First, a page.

View Full Version : Compiler and a question about outdated/new compilers

April 11th, 2011, 02:49 AM
I'm learning how to program and I'm wanting the newest version of gcc and Java. Ubuntu has 4.4 installed and I want 4.5 (i believe those are the most current in the package manager. I'd like to learn how to compile the newest ones myself since i believe 4.6 is out and if anyone could help me with that I'd appreciate it). I know i can use the remove completely option but I believe it removes some documentation that I want to keep and I'm not sure if it removes anything else that is needed.

Also I am programming in Java and I'd like to use Sun's JDK and remove the one installed. If that isnt possible I want to know how I choose which one is the default one when I type "javac helloworld.java" (I tried to open the FAQ but it said the certificate was bad). This goes back to the previous issue of having two programs installed (the GCC) and wanting to use the most current one. If the one I don't want to use is removed, would that affect anything?

Thanks for the help!

April 11th, 2011, 03:03 AM
Also I tried the

sudo aptitude install sun-java6-jdk as well as apt-get and it didnt work. Any help is greatly appreciated!

April 11th, 2011, 03:24 AM
sudo update-java-alternatives --set java-6-sun
That didn't work as well.

April 11th, 2011, 07:27 AM
Regarding GCC, you are correct, version 4.6 is the latest version, while the version in the ubuntu repos is 4.4.5. Have a look here http://gcc.gnu.org/gcc-4.5/changes.html and here http://gcc.gnu.org/gcc-4.6/changes.html for the changes between versions - there's nothing especially fancy. IMO, if you want the latest and greatest packages "just because", Ubuntu probably isn't the distro you want, you might want to try a rolling release such as Arch Linux or Gentoo.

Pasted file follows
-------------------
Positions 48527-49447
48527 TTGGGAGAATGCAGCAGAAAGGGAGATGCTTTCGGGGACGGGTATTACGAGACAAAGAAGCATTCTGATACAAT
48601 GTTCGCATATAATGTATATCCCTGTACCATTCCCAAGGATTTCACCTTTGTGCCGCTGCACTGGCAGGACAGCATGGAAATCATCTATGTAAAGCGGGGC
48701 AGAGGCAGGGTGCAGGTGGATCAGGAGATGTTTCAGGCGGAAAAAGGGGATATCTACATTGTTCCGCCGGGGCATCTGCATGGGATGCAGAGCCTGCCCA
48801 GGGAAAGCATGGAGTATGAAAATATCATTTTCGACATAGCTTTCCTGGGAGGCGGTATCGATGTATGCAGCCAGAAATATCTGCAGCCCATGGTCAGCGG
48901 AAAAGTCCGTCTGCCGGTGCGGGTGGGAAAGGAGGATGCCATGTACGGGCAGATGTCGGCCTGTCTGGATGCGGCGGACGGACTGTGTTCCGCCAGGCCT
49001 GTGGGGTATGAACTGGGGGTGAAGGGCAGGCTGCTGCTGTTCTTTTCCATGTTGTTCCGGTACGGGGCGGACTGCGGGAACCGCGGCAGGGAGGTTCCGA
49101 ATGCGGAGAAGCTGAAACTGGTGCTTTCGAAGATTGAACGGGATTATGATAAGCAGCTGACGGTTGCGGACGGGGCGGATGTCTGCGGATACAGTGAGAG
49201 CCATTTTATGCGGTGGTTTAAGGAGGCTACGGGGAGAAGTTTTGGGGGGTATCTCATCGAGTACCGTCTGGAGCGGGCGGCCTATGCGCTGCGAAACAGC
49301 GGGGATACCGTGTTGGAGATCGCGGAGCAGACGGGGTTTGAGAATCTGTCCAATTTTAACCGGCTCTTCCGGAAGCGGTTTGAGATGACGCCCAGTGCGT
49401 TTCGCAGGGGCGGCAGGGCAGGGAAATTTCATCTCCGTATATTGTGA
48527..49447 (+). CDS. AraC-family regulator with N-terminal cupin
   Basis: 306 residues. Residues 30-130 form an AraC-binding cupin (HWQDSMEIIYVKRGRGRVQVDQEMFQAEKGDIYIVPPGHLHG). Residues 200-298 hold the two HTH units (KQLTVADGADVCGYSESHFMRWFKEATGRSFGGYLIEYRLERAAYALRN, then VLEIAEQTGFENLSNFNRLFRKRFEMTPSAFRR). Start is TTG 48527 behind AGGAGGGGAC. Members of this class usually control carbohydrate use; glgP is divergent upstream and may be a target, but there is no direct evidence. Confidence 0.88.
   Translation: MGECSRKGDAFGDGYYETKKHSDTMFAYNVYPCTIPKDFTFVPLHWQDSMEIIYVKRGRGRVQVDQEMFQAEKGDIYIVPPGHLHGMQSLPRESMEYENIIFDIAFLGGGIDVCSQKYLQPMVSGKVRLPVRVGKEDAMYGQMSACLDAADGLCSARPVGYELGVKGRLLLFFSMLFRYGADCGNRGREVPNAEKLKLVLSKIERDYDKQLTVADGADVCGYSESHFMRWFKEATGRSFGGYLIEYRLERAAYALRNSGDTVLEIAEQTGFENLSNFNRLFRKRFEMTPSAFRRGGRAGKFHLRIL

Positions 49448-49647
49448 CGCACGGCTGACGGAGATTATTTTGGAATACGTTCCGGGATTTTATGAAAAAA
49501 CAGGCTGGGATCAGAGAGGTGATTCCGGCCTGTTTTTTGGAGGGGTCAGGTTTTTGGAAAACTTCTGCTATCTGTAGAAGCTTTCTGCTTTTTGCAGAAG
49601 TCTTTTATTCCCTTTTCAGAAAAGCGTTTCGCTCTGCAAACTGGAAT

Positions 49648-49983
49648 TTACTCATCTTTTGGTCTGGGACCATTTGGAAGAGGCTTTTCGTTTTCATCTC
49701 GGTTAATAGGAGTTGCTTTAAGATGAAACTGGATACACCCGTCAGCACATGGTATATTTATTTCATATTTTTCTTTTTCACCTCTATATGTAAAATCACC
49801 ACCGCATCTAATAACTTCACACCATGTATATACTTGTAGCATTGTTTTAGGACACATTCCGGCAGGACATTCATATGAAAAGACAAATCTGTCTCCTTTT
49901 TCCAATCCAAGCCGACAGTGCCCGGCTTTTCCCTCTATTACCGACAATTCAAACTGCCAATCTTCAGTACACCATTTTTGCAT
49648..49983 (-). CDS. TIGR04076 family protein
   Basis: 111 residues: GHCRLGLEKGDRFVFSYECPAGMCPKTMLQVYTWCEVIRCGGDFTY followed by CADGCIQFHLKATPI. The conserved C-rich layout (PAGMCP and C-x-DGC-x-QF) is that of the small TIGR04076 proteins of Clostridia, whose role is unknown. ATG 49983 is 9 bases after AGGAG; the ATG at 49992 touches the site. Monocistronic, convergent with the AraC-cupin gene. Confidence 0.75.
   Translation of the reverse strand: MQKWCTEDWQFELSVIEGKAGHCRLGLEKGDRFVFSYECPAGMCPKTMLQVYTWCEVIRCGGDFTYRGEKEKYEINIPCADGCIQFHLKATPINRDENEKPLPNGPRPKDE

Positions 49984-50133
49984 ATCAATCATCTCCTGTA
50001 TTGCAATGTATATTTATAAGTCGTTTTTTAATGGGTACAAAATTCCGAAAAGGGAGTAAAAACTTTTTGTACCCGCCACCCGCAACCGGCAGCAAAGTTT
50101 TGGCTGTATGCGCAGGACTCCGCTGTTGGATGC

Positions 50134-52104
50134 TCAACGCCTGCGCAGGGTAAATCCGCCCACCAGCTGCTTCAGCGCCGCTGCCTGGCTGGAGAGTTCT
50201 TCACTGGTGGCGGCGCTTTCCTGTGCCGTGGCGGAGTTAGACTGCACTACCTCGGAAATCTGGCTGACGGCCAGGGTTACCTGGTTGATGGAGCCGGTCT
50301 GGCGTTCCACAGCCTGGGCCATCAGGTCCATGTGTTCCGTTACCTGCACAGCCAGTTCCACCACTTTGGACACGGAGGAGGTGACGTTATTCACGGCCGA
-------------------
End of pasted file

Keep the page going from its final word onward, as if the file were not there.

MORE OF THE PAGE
As for Java, what went wrong when you ran those commands? From memory, they should do it. Please post the output of java -version and javac -version

April 11th, 2011, 10:40 AM
sudo update-java-alternatives --set java-6-sun
That didn't work as well.
Did you install Sun Java (from the repositories) before you did that? If you didn't, it has nothing to switch to. Essentially what that update alternatives program does is look for predictably installed options and switch symbolic links around.

If you want bleeding edge Java for development, you are probably better downloading the archives direct from Oracle, unpacking them under your home directory and setting JAVA_HOME and CLASSPATH accordingly.